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“Masochistic” Free Trade Agreements are Not a Win-Win for Canada

Blog posts reflect the views of their authors.
“Masochistic” Free Trade Agreements are Not a Win-Win for Canada

By Erika Del Carmen Fuchs -  Monday Feb 27, Toronto.

What does the erosion of democracy look like, and what can we do to stop it? On Thursday evening, three panelists talked about how free trade agreements negatively impact countries’ and citizen’s power, but also how countries and citizens are stopping this corporate power grab.

Stuart Trew of Common Frontiers and Council of Canadians spoke of the power that the investor state dispute resolution clauses in trade treaties gives companies to sue countries. “It is a sadistic process,” Trew stated.

He goes as far as to say that currently Canada’s role is “masochistic” as it continues to negotiate free trade agreements with other countries, as a tool for companies to bypass the courts, without yielding significant economic benefits or foreign investment in Canada.

The CETA-Canada European Union Trade Agreement is one such agreement being negotiated virtually in secret. The European Commission in a study it published explains how it does not stand to benefit Canada, and basically recommends that that it not enter into it.

Others might not see Canada in the light of a victim or a masochist. Communities in countries like Honduras and El Salvador see the“sadist” side of Canadian mining and banking institutions wreaking havoc by accessing the investor state dispute tribunals to chip away at local and national sovereignty.

York University Professor Anna Zalik highlighted the “culture of impunity” that exists when trade agreements contribute to the “erosion of indigenous and labour rights.” One tactic used by corporations in Mexico and Nigeria has been the funding of NGOs in order to “buy” the consent of communities where extractive industries have projects.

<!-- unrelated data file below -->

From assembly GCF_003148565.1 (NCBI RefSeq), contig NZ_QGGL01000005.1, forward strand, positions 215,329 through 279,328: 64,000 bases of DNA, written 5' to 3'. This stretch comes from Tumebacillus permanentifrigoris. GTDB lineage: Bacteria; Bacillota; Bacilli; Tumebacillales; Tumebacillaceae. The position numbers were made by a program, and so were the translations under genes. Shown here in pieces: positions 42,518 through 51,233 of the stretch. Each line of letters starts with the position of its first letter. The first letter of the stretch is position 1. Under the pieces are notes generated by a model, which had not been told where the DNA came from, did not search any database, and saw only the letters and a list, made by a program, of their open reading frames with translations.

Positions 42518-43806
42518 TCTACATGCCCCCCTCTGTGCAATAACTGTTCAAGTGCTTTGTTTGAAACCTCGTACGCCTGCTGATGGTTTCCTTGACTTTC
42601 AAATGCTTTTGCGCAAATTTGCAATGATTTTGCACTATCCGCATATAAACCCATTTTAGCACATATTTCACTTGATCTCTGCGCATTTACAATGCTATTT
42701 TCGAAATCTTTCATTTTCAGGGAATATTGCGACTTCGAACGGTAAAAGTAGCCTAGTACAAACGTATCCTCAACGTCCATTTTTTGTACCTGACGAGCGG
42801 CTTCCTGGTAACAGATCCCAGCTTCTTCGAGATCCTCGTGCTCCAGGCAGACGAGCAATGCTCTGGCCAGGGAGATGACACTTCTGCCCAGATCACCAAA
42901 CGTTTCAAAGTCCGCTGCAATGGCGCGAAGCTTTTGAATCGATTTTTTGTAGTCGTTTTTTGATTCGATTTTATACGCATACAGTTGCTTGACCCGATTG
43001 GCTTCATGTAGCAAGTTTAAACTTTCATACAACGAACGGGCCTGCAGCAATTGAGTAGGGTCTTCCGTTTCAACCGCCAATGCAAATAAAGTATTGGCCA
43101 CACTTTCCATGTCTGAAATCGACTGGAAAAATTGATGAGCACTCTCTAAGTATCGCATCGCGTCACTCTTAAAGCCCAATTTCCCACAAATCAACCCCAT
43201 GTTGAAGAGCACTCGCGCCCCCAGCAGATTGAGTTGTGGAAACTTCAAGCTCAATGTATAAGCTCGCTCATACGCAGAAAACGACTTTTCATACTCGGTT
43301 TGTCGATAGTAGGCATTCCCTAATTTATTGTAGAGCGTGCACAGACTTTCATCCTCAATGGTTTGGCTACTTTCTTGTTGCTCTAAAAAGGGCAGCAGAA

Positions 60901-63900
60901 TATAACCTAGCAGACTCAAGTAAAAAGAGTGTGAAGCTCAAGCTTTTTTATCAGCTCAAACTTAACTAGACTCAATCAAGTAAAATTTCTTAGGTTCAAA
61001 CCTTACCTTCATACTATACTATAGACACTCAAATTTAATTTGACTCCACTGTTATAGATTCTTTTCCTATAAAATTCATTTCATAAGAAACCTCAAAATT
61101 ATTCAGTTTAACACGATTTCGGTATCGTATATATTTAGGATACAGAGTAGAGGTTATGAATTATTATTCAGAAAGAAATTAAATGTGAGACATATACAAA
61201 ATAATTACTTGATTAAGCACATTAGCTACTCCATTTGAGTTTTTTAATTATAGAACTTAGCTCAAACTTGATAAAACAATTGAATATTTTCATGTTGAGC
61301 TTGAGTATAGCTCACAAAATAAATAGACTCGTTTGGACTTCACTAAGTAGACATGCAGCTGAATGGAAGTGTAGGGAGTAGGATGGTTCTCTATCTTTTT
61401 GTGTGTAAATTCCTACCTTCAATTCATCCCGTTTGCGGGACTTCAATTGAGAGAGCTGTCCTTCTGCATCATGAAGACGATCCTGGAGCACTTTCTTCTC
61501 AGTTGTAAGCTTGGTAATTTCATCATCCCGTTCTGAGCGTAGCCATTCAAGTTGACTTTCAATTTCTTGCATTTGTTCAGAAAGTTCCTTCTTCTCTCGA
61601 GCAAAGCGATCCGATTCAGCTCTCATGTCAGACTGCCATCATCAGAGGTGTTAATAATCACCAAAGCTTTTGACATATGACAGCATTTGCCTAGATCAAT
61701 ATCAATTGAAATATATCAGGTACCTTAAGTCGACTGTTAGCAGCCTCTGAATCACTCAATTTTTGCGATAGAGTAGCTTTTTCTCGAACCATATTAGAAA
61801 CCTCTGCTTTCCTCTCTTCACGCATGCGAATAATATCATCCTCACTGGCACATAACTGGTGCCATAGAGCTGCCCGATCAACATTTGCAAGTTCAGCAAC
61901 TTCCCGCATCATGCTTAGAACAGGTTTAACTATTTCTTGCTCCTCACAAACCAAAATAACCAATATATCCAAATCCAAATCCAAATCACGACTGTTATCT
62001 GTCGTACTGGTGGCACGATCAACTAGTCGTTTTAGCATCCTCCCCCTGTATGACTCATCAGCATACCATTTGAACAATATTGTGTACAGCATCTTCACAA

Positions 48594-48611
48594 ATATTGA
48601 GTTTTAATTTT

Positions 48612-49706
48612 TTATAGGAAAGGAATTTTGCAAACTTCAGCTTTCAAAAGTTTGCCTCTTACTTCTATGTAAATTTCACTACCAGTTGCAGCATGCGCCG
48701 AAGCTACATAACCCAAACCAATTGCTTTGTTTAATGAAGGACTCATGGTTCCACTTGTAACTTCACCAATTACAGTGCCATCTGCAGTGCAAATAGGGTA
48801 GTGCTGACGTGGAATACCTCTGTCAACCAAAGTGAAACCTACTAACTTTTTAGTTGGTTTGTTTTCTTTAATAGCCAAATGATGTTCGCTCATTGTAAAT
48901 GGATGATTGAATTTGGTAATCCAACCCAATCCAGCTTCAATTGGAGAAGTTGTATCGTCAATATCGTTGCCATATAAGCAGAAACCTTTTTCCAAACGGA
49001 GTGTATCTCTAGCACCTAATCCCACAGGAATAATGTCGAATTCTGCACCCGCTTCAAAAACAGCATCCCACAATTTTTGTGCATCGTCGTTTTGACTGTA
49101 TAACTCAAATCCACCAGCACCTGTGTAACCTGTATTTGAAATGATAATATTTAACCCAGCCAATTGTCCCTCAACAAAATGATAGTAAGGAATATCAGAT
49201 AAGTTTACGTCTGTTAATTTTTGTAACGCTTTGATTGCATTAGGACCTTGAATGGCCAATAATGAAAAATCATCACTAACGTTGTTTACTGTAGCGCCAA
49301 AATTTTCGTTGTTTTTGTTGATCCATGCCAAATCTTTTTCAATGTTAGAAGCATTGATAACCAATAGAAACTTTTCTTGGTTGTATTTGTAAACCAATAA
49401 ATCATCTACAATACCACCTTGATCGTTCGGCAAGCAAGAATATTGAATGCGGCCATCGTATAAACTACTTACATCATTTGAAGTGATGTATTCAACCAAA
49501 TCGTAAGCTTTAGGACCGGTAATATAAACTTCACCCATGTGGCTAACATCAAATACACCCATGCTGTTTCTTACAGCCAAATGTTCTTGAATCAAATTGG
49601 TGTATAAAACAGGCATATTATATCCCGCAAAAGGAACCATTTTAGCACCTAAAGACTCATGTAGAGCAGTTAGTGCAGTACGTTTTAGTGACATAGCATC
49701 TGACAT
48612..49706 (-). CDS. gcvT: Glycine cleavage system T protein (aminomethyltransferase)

Manuel Perez Rocha, guest speaker from the Washington-based Institute for Policy Studies, highlighted IPS report, Mining for Profits in International Tribunals, that provides details of how investment state lawsuits are being taken to less transparent tribunals internationally, like the International Center for Settlement of Investment Disputes (ICSID). Referring to the destruction and death caused by increasing corporate power in the face of rising commodity prices, he said, “They [the corporations] are buying gold with blood.”

“It is necessary to take action to challenge this,” Perez Rocha implores. All of the speakers drew attention to how countries and citizens are taking back the power that has been ceded in what to date are over 2500 FTAs (Free Trade Agreements). Australia, Korea, Argentina, and India are all taking steps to regain sovereignty in the face of these treaties, by saying no to investor state clauses or no to paying fines imposed by the trade tribunals.

The result of civil society efforts against the Colombia-Canada FTA resulted in a human rights impact assessment having to be included and being performed yearly in collaboration with indigenous communities.

These are concrete steps to regain democracy and challenge the impunity that to date has been inherent in the corporate power that FTAs favour.

The event drew to a close the Latin American and Caribbean Solidarity Network month of events. This very successful initiative drew over 1,500 people to various events and saw the collaboration of community based groups with progressive national NGO’s during the month of solidarity. The activities were aimed at engaging the Canadian public on issues that link local and international issues and strengthens solidarity between North and South; share Latin American & Caribbean experiences on struggles around austerity, privatization and corporate dominance and link them to local struggles; Demand that the Canadian government cease trade and investment practices that erode democratic rights, self-determination and sovereignty of communities and nations in the region and finally highlight and expose corporations that violate human rights and foster a climate of fear and militarization in communities affected by Canadian investment projects.

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Common Frontiers (Raul Burbano)
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